Making Fear Your Friend

by | Nov 27, 2017 | Practical EQ | 0 comments

Fear is more than just a mechanism we evolved to keep us alive. Fear can also be a useful tool to help us face life’s challenges.


When I sat down to write this article, I had a totally different idea of what I wanted to do with it. I planned to write from a more detached perspective, but now, as I’m writing, I find myself thinking about fear in deeply personal terms.

There are aspects of my life I talk very little about—not because I’m afraid of how I’ll be perceived, but more because I see those parts of me as being less important to the overall picture of the man I am today. However, I would be remiss I didn’t acknowledge that the things I see as being less important are things that also make me uncomfortable.

The irony is that while I’m now very open about most things I’ve been through and currently go through, I still have residual fears that haunt me.

Fear was a big part of my life starting my teens and then going through much of my adult life. Back when I was in my early to mid-20’s, I was undergoing what at the time was known as reparative therapy (more commonly known as conversion therapy today). It was one of the darkest times of my life. I was questioning everything about myself, and it didn’t help that I was exposed to a constant message that I was somehow a broken human being that could only be worthy of Divine love by changing my sexual orientation.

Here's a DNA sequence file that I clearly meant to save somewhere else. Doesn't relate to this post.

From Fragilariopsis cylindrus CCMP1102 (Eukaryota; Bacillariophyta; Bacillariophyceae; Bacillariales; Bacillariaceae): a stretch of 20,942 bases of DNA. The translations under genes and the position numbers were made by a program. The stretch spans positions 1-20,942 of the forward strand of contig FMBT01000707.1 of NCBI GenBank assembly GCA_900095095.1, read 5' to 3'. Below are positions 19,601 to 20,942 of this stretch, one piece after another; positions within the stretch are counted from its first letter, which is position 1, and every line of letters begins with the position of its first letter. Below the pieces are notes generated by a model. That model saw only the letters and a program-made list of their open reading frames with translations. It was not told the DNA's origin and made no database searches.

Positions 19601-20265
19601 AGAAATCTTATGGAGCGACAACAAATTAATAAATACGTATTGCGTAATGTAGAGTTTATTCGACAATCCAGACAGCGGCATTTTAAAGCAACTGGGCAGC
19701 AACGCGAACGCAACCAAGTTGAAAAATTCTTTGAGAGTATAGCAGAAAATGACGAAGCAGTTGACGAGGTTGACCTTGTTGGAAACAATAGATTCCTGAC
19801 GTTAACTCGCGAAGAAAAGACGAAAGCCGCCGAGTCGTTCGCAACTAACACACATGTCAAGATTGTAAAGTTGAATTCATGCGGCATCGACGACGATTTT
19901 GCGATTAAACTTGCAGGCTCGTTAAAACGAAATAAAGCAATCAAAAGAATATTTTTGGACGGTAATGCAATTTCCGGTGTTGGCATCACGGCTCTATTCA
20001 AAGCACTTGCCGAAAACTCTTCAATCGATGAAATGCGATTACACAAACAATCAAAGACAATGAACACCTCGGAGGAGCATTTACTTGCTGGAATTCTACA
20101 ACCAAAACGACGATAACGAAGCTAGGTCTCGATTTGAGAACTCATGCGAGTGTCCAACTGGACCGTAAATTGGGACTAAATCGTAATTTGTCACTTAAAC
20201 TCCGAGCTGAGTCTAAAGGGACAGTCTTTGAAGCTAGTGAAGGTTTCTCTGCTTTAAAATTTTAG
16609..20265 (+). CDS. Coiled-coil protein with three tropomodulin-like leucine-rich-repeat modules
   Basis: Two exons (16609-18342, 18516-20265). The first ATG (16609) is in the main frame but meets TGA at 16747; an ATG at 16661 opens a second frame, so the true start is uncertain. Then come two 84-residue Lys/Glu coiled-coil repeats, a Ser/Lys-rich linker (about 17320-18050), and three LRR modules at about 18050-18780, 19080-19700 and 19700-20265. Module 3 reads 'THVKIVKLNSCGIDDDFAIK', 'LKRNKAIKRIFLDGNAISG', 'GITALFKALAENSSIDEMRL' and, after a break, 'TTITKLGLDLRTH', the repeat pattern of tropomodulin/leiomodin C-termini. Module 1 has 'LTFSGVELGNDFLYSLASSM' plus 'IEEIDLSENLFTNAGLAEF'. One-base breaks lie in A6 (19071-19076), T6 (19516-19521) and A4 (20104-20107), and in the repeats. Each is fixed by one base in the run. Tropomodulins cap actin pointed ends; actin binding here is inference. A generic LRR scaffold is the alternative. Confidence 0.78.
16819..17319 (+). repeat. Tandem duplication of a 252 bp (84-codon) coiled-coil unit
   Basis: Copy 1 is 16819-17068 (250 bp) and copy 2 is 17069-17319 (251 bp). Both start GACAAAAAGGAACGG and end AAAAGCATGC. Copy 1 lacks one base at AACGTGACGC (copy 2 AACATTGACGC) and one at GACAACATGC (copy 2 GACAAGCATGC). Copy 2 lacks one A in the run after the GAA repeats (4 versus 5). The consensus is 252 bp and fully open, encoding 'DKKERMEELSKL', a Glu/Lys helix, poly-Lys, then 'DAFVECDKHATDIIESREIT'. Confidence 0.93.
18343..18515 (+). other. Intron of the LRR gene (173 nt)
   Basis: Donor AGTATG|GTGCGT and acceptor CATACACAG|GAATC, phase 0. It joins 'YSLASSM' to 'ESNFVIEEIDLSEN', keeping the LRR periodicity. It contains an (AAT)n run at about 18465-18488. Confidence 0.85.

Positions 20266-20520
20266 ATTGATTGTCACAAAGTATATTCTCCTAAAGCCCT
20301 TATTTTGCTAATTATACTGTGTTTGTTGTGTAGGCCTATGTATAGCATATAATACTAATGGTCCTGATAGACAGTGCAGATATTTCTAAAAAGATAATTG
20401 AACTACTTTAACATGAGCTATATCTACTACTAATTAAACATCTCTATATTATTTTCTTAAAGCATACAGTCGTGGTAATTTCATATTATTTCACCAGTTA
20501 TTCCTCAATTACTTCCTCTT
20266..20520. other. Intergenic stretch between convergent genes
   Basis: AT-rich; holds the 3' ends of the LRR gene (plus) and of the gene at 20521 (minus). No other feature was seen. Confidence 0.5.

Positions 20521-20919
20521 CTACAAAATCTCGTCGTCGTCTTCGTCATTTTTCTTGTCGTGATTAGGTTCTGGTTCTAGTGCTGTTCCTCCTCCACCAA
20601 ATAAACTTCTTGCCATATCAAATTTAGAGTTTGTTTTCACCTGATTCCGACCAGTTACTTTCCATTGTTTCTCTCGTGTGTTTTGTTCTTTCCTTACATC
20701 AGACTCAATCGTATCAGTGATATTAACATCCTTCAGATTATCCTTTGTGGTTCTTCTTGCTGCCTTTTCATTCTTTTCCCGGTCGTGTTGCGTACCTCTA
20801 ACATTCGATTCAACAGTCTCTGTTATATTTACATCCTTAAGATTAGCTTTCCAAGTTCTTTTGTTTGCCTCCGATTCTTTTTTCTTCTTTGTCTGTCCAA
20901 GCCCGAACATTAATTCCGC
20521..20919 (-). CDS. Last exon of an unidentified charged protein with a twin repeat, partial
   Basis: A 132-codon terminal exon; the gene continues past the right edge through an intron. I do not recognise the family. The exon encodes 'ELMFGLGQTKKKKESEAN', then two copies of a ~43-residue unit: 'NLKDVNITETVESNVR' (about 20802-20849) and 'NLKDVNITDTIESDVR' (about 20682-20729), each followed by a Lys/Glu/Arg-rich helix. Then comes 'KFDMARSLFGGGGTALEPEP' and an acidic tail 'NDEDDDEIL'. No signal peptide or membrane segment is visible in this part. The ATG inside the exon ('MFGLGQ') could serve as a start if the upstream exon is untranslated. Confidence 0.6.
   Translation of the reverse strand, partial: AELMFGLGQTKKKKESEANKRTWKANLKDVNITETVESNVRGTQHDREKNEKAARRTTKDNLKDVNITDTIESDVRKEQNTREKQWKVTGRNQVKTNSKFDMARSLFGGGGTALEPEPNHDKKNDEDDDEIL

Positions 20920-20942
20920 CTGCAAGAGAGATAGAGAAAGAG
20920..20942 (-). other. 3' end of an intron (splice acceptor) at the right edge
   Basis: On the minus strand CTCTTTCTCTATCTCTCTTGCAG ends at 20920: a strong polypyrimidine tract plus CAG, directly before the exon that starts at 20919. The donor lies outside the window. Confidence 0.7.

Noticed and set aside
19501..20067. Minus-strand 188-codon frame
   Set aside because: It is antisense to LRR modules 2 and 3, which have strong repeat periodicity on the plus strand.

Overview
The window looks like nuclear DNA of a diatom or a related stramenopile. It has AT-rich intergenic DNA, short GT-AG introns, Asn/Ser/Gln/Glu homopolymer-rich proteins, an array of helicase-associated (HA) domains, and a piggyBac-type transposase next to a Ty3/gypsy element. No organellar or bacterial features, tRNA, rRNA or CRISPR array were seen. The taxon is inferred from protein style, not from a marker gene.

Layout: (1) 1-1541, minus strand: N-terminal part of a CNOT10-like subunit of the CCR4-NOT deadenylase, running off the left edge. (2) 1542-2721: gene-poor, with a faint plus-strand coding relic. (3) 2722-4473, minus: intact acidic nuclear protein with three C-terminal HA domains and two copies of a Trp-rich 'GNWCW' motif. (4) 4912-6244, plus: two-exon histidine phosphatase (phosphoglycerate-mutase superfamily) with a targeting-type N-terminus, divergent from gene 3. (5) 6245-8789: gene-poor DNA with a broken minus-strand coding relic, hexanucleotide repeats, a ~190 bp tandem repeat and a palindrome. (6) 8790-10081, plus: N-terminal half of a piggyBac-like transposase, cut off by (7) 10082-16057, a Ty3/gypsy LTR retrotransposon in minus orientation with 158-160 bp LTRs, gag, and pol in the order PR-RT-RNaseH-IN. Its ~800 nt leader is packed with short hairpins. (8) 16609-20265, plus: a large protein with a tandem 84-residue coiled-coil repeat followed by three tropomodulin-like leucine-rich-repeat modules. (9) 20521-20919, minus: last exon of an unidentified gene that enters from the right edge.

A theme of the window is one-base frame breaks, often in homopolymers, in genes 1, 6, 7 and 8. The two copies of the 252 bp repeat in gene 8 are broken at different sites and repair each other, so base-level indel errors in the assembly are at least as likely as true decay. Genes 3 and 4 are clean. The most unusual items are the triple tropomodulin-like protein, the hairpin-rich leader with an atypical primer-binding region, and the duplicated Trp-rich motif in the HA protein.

I struggled to reconcile an innate knowing that there was nothing wrong with me with the fear being cut off from my family for all eternity. I was so afraid of spending eternity isolated from the people I loved I was willing to do anything to be with them—including sacrificing my own identity and my own happiness.

I willingly became a human sacrifice on everyone else’s altar of happiness…

I did so because the narrative that real joy was something reserved for the afterlife was a powerful one. I willingly became a human sacrifice on everyone else’s altar of happiness, thinking that it meant I could experience true joy “someday.” And while I was sacrificing my own happiness so other people could feel better, I was privately contemplating suicide. I thought about it every day, in fact.

Fortunately, I never followed through.

Why?

I was afraid.

I was afraid of how my death would affect my family and I was afraid of going to hell. My life was governed by fear. All of my decisions at the time were fear-based, and while fear caused me significant emotional and psychological distress, it also kept me alive.

If you look at fear from a strictly evolutionary point of view, it did exactly what it was supposed to do.

Great news for me… but I was also miserable for a long time.

The paralyzing fear that kept me from saying yes to myself—but that also kept me from taking my own life—was the catalyst that enabled me to learn more about how our emotions work and how to embrace all my experiences without resentment.

It was a more than 20-year journey—and that journey is far from complete—but I have a different relationship with fear. Where I once looked at fear with dread, I now welcome its periodic appearance. I’m able to see fear as the spark that leads to creative action. I can use fear as a guide to tell me I’m on the path that serves me best.